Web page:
Sunday, May 5, 2024

Quite the Day

And that is over for another year.  I only have the garden to do today and the mulch will be smoothed and done.  The neighborhood people walking by, and this is a walking neighborhood, all had a friendly comment or two for me.  

"Looking good."

"I'll let you know tomorrow if I'm still the cowboy I was last year."

"That's a lot of work."

"The pile seems to get bigger each time they deliver it."

"Why'd you wait until it got hot?"

"Because I'm lazy and stupid."


It gets much more difficult near the end, of course.  It is a struggle to finish, but then. . . . 

This year it was coconut water that got me through.  

After a long soak in the tub and a shower, I dressed and headed for the shaved ice place.  I was looking forward to seeing the fellow there as a few people I have told about the place have gone and said I sent them.  But he was not there.  It was a woman instead.  She wasn't as much fun.  She simply took my order, took my money, gave me the ice, and said thank you.  There weren't any cool people hanging around, either.  Things can't always be magical no matter how much you want them to be, no matter how hard you try.  Still. . . 

I enjoyed the ice.  It hit the proverbial spot.  

Then to mother's.  She is not feeling so well since her fall.  Her blood pressure has gone up, too.  I'm getting concerned and sad.  It affects me in untold ways.  It is hard to carry on, hard to think about having fun when I know she is not.  I'm not so very good at compartmentalizing things.  

But the Kentucky Derby was coming on, and I wanted to watch it in a crowd rather than by myself alone at home, so I went to my favorite Italian restaurant and got a seat at the outside bar.  I ordered chicken and shrimp over pasta with a creamy vodka sauce and asked the barmaid to pair a wine with it.  The wine was meh but the meal was good.  I ate and watched the television and watched the crowd.  There were old men in hats and Hawaiian shirts sitting at the bar next to the woman with the shiny skin that I told you about before.  Down from me was another man in a Hawaiian shirt who is there every time I come.  It is a "regular" crowd that comes to the bar.  And so I ate and watched and felt conspicuous among the crowd.  

I finished my meal just before they began to bring the horses to the starting gates, and I ordered a Sambuca.  I took a sip as they loaded the last of the horses into the gate. . . and they were off.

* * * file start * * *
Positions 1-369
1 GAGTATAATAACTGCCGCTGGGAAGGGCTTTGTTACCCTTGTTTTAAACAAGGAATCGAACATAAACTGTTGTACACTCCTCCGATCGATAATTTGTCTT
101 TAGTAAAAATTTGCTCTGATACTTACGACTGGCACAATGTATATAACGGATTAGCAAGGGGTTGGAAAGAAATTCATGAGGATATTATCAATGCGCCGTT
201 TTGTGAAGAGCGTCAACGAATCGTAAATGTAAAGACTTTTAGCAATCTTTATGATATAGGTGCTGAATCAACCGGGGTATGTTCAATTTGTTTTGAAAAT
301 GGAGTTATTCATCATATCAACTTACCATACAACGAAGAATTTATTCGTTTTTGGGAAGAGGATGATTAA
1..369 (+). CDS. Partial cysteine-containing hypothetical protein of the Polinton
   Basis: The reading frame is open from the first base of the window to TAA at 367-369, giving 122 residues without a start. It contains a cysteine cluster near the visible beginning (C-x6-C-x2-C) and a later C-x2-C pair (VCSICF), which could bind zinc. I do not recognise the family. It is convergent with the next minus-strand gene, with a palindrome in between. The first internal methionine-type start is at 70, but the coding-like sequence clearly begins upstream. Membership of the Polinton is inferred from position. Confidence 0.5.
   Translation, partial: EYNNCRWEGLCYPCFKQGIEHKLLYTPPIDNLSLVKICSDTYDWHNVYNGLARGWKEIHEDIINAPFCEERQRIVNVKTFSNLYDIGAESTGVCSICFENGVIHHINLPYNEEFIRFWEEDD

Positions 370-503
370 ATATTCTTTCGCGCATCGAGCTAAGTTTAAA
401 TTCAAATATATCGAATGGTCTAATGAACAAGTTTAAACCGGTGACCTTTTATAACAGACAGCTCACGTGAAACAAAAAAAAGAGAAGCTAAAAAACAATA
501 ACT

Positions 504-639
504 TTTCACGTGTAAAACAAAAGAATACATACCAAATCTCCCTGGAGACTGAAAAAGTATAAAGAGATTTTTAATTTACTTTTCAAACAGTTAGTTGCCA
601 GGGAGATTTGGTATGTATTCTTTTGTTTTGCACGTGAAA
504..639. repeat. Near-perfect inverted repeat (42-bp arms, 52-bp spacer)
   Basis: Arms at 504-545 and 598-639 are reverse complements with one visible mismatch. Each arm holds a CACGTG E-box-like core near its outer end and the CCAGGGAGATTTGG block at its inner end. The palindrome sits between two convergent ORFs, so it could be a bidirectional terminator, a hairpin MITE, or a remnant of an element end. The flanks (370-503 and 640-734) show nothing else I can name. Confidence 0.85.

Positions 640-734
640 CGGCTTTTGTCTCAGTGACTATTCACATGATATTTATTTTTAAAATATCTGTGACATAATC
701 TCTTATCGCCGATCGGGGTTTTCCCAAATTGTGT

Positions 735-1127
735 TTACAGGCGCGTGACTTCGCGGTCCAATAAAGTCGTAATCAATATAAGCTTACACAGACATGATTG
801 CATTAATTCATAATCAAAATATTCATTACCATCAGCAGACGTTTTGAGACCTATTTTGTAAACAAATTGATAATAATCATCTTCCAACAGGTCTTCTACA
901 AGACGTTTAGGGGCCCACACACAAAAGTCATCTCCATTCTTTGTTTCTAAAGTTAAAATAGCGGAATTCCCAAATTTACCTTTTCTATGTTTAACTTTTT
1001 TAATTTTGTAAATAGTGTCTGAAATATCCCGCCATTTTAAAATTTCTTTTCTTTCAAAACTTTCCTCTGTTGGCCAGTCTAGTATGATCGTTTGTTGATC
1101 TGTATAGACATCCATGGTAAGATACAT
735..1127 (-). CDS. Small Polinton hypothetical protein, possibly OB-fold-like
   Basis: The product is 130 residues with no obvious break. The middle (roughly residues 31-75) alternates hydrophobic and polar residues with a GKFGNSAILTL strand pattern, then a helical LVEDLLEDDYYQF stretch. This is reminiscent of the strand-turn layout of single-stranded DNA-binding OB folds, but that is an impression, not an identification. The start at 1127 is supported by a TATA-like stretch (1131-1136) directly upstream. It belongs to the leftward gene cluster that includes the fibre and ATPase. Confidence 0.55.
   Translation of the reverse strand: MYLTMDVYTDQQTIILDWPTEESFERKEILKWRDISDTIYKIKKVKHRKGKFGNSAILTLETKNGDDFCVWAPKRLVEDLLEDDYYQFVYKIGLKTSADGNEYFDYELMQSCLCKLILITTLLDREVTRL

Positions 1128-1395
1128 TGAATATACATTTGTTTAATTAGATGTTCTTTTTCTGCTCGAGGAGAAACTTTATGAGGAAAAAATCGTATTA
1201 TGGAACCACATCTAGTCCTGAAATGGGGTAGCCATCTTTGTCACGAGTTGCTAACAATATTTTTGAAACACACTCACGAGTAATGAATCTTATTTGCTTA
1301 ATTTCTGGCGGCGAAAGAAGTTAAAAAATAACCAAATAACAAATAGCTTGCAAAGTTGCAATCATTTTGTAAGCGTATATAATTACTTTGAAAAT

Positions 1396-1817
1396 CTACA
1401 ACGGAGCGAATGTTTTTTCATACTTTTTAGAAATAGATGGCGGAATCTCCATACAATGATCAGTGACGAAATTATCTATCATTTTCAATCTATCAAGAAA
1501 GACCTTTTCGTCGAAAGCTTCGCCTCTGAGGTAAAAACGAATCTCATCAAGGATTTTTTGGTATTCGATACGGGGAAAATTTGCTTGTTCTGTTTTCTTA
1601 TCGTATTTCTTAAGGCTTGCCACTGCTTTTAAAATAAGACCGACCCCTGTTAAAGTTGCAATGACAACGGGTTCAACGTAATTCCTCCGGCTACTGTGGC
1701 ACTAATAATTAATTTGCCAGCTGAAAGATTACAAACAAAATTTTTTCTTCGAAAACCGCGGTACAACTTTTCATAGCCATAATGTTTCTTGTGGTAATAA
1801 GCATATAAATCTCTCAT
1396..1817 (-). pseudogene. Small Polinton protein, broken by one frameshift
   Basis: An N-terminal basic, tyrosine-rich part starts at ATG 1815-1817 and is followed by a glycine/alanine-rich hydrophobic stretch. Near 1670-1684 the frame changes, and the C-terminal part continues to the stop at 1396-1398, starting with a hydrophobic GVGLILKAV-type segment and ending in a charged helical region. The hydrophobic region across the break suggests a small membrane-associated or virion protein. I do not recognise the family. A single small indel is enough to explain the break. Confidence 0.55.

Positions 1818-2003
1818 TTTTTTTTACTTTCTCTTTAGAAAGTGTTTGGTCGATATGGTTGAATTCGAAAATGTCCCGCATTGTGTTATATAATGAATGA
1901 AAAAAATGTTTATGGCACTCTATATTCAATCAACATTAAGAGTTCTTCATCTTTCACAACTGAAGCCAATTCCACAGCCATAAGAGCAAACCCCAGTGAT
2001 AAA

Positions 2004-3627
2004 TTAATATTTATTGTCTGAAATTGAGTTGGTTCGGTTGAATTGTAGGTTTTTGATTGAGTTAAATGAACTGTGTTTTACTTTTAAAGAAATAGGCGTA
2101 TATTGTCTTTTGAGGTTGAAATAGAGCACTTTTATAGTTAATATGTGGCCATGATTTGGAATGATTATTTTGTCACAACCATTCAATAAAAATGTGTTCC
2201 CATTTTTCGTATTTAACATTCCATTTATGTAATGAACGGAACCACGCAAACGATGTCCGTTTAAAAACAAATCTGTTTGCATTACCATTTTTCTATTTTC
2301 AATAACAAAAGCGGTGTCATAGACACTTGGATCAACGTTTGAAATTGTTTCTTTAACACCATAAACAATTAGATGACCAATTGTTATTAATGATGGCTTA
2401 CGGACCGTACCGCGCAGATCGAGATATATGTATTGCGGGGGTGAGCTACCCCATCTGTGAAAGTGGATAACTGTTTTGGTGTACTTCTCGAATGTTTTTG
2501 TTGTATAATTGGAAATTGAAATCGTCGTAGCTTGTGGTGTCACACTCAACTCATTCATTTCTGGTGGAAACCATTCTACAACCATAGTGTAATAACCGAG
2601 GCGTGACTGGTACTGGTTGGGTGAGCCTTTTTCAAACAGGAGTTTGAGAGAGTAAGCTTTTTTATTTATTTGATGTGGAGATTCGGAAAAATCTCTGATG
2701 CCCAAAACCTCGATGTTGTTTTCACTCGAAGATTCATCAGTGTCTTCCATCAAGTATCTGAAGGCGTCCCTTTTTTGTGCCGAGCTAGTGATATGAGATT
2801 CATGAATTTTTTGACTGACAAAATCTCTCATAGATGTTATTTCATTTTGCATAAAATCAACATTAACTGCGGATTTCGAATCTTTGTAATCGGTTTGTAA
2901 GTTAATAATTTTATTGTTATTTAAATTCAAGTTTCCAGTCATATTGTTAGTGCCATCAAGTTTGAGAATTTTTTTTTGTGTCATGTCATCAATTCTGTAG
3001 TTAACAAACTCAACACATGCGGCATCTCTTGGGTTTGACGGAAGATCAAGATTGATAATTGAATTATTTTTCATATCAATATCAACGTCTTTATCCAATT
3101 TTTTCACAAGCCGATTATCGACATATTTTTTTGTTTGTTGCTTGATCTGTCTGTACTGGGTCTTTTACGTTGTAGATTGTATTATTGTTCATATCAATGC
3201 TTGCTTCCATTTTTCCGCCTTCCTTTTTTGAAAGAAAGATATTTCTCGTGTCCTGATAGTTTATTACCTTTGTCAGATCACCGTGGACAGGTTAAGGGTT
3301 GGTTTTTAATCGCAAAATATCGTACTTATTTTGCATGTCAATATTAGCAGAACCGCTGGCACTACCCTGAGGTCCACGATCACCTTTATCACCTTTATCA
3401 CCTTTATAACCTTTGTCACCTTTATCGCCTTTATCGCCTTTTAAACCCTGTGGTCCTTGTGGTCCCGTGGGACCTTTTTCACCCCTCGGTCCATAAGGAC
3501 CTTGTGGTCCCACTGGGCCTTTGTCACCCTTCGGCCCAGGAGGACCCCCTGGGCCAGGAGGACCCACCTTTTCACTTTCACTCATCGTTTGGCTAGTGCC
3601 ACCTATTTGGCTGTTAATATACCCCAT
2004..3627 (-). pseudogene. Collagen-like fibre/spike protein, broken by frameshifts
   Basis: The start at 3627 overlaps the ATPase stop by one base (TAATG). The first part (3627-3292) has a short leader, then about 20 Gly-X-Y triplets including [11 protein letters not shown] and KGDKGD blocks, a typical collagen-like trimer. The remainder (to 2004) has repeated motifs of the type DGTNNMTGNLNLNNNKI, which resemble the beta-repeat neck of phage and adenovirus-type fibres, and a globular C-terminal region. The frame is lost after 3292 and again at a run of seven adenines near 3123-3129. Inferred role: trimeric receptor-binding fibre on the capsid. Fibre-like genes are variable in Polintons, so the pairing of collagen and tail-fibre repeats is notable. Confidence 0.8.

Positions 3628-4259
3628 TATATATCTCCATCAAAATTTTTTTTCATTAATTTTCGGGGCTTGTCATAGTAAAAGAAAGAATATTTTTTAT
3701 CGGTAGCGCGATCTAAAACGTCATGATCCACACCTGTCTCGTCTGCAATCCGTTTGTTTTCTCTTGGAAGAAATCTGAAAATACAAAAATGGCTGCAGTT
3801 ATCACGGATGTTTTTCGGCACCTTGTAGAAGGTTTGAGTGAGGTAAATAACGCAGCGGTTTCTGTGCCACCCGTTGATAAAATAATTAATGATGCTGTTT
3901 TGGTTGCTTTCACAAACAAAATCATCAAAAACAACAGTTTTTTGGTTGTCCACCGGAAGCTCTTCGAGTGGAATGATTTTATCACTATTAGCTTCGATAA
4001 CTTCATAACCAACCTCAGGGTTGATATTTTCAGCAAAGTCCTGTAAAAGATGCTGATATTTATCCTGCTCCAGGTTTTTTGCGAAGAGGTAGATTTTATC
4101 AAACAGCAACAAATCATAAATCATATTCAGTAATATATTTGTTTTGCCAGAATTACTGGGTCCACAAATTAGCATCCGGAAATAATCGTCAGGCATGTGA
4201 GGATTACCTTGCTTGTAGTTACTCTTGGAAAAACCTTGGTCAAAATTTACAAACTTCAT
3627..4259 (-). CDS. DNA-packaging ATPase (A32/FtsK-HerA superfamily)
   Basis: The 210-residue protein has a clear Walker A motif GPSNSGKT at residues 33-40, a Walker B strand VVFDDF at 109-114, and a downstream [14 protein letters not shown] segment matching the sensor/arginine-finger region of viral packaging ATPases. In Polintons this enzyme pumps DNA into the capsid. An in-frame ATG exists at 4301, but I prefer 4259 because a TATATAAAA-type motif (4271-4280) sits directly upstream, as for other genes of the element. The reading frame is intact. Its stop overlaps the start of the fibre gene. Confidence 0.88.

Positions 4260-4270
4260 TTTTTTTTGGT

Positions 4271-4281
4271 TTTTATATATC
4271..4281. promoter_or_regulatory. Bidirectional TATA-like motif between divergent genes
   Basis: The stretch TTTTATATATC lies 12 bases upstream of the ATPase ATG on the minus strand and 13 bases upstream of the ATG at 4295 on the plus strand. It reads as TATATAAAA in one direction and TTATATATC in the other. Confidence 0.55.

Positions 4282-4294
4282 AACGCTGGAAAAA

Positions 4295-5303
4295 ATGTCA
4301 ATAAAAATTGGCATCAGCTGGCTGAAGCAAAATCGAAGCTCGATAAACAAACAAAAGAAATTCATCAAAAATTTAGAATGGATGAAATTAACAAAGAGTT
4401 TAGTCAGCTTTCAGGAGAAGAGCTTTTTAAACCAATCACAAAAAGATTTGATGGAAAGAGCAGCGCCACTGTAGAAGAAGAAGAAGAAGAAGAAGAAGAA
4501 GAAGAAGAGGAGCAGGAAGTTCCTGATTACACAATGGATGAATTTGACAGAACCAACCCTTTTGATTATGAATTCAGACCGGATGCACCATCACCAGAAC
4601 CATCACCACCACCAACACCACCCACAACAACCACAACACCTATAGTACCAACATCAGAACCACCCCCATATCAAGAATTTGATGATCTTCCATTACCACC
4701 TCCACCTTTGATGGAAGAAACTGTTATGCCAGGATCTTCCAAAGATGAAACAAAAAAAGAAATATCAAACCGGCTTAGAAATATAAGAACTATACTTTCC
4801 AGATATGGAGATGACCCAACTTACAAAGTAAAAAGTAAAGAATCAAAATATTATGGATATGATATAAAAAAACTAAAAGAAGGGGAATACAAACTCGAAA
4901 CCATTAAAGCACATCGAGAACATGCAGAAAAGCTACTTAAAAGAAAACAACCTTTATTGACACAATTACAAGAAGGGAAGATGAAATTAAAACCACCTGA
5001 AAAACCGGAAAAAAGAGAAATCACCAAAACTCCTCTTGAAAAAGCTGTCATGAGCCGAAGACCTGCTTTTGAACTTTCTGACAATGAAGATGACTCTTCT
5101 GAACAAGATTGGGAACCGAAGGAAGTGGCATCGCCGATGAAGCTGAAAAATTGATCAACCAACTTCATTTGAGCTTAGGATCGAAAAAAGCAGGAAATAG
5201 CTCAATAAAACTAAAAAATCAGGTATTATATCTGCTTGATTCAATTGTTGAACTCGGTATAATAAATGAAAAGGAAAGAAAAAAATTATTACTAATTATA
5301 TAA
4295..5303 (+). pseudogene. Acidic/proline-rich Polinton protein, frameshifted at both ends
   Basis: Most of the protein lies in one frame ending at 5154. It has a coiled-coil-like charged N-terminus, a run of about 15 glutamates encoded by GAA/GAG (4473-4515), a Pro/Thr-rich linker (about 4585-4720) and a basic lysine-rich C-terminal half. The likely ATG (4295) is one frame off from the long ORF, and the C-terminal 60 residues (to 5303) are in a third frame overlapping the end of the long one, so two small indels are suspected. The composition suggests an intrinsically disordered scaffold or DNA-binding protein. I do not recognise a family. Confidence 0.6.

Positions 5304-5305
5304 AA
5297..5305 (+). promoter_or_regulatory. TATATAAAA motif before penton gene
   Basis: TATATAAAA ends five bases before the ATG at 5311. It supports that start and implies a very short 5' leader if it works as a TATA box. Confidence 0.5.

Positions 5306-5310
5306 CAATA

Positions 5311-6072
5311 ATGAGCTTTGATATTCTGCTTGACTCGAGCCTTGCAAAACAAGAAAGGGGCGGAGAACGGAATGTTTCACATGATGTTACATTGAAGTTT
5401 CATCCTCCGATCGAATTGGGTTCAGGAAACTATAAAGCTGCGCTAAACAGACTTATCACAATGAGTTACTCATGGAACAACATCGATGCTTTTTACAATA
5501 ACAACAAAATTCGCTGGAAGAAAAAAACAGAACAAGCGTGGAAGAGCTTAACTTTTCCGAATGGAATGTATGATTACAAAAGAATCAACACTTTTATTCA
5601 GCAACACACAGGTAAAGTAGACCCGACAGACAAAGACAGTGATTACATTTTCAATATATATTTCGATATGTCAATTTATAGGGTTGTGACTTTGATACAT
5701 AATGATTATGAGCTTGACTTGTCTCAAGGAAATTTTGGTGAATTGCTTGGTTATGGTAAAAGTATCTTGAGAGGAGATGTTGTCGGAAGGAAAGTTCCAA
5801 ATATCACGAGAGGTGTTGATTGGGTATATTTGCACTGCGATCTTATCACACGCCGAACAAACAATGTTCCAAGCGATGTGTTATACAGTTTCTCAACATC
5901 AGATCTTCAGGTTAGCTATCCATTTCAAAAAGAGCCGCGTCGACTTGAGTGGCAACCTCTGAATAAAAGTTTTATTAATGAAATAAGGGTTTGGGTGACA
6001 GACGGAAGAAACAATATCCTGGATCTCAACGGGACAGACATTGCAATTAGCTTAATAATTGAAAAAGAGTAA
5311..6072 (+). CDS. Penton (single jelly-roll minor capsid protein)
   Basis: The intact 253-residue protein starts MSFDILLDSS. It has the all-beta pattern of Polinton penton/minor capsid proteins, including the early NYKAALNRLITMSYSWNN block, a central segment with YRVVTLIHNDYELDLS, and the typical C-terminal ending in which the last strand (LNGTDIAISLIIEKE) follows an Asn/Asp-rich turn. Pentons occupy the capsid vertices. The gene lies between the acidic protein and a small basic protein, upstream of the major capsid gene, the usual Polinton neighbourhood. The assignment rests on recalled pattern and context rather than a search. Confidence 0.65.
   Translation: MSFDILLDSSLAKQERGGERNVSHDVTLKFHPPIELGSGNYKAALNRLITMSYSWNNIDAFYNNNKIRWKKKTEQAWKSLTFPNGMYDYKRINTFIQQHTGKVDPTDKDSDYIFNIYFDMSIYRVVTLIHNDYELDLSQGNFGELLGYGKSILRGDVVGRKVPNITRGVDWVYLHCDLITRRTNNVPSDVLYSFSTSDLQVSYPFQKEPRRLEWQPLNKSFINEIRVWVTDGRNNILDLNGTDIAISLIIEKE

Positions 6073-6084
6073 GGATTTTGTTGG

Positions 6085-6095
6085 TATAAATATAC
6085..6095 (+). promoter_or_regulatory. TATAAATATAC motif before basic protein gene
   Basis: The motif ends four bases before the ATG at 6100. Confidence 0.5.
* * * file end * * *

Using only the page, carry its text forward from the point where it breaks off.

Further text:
I had written my friends that I was betting on Forever Young simply because of the name.  It's an old Dylan song, but I just like the sentiment.  I didn't really wager, though, and I said that if the horse won, I'd be feeling silly.  But I don't like to bet money on things I can't control, so it was o.k.  The horse was sitting at 6 to 1 odds, not bad, really.  

There was no audio at the bar, and I didn't know which horses were ahead until the final turn when they posted a graphic showing the leaders.  And down the straightaway, the leaders changed radically.  If you have ever run a four hundred meter race, you have some idea how those horses are feeling coming toward the wire.  They try, but they've burned all the glucose off and the oxygen is gone and it comes down to who has what left.  And then, just before the finish, wild eyed, hearts pumping, veins about to explode, three horses pulled up neck to neck to neck.  

It was a photo finish.  There had never been a Derby finish like this one.  The crowd was going nuts.  The horse in the middle of the picture, in red, is Forever Young placing third by mere inches.  

When I got home, the cat was on the deck mewing in a new way, a double mew.  She was saying something, I'm certain, in cat language.  I didn't know the words, but I could feel the sentiment.  Poor kitty.  Her life is rough.  

She was insistent about eating, so of course I hurried to feed her.  Then I poured a whiskey and came out to join her.  The neighbor's cat came, too.  When he saw the freshly mulched drive, however, he was off to explore.  He is a curious cat.  

The sun doesn't set here now until eight o'clock and it isn't really dark until 8:30.  When I came inside, there was still the last glowing of the long day.  In the morning, I had gotten a message from Amazon that Woody Allen's new film, "Coup de Chance," was available to rent. . . so that is what I did.  

The movie was probably O.K., but I was bugged by having to read the subtitles instead of watching the action.  The dialog is machine gun quick, so I was reading most of the time.  I should go back and watch it without reading just to "see" the film. . . but I probably won't.  

Why oh why, Woody, why?  

It is, I think, like giving up your citizenship.  


It was quite a day to be sure.  Now I have to rip out the old garden and put in a new one.  I should.  But I'm not sure.  I feel like going out for a long walk in Gotham, having a mimosa at the Cafe. . . something.  But I should and probably will just do the work.  

The soundtrack to the Allen film is quite good, and the recurring song is "Cantaloup Island," by Nat Adderley.  Long ago, I met Nat when I was doing a series of jazz videos featuring Noble "Slim Man" Watts and Sam Rivers.  I don't know what happened to all those videos.  I wish I had them now.  I think they might be worth something.  

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